This activity guides you on how to make a water gauge with common materials you have at home.
You may know the saying, “April showers bring May flowers.” Depending where you live, snow may have already turned to rain before March 20, the first day of Spring. Throughout Spring, scientists measure and compare rainfall at different locations. This rainfall data is important for understanding “April showers” and measuring the average rainfall from year-to-year. Scientists also measure how much rain falls and is stored in Earth’s lakes, rivers, and underground as a part of Earth’s water cycle.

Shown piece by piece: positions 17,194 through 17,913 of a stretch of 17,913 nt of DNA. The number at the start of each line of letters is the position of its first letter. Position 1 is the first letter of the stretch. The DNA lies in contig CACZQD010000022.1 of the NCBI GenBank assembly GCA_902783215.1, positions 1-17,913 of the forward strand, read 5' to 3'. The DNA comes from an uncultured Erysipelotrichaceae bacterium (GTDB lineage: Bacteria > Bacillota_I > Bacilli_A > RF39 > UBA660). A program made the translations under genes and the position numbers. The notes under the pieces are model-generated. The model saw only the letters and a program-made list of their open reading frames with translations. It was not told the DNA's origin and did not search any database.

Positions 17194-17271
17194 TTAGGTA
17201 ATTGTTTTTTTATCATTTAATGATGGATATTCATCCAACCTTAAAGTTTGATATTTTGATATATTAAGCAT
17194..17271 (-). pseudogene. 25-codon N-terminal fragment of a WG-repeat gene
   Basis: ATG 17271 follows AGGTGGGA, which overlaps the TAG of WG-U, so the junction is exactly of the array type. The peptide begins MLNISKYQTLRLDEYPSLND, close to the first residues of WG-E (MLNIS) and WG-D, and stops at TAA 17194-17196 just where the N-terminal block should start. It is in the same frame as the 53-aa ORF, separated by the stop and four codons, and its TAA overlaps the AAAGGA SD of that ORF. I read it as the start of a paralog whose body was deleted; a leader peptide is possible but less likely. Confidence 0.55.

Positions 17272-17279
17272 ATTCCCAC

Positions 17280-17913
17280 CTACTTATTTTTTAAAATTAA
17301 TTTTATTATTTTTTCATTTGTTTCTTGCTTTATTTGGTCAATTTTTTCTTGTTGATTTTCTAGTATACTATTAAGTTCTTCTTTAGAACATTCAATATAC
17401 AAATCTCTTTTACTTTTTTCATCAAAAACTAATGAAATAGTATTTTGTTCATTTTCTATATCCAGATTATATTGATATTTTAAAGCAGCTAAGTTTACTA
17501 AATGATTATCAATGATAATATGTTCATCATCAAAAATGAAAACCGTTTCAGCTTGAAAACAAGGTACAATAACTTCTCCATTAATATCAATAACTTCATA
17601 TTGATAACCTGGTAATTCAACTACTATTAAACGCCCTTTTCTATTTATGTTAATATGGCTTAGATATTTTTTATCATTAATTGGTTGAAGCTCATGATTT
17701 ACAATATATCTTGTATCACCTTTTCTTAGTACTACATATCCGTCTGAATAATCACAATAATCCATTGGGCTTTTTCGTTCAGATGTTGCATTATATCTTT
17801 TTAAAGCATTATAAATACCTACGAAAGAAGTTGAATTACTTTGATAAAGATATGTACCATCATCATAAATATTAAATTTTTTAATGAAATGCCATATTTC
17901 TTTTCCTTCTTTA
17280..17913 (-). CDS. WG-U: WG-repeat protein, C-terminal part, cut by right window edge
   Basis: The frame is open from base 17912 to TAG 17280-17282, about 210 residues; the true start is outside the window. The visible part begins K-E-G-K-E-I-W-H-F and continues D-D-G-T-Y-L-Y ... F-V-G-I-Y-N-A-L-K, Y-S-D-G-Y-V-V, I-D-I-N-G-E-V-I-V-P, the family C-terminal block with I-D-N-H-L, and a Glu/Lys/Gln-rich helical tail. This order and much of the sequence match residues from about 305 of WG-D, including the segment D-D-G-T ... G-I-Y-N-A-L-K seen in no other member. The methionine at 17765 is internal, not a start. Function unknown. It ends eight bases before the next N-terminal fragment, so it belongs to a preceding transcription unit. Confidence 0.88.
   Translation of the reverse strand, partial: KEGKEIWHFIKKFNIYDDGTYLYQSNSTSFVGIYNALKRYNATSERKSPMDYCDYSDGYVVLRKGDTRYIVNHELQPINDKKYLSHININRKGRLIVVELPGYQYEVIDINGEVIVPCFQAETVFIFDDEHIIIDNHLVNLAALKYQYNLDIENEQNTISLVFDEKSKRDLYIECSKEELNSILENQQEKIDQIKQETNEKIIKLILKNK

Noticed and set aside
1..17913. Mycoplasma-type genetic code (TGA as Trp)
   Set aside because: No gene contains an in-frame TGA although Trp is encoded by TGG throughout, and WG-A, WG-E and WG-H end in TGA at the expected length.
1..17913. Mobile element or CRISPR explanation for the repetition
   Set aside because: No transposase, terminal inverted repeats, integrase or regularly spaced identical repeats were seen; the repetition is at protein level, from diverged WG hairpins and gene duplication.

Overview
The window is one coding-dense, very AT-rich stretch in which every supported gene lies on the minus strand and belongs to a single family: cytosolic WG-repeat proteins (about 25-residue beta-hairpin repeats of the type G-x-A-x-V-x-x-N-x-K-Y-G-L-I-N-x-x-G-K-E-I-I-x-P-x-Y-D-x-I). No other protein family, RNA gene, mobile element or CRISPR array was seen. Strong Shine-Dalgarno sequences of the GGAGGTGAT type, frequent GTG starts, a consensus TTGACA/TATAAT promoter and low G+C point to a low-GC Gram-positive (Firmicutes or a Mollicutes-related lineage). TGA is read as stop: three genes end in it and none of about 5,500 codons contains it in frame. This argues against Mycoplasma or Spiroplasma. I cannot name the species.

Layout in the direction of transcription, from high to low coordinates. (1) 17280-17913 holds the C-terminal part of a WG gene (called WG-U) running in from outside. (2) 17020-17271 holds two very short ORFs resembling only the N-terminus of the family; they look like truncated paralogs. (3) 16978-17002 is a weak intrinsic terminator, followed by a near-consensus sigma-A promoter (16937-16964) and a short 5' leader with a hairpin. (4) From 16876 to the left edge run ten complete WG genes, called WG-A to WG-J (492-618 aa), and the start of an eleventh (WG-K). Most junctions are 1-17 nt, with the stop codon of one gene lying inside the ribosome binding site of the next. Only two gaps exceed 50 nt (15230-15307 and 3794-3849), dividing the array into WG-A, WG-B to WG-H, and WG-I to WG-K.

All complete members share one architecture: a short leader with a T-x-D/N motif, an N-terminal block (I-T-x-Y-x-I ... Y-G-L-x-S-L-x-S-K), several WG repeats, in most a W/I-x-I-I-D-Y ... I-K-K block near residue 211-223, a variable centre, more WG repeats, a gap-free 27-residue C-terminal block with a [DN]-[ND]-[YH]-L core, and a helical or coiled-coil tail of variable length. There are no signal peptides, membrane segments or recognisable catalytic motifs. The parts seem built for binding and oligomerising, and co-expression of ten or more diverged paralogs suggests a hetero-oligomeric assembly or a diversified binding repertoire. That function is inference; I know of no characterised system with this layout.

Rain is an important part of the water cycle, providing the main source of fresh drinking water to all life on Earth, and scientists want to make sure we are getting enough of it. Earth-observing satellites like the Joint Polar Satellite System (JPSS) help scientists measure rainfall all over the world (including hard-to-reach geographic areas without surface-based radar coverage)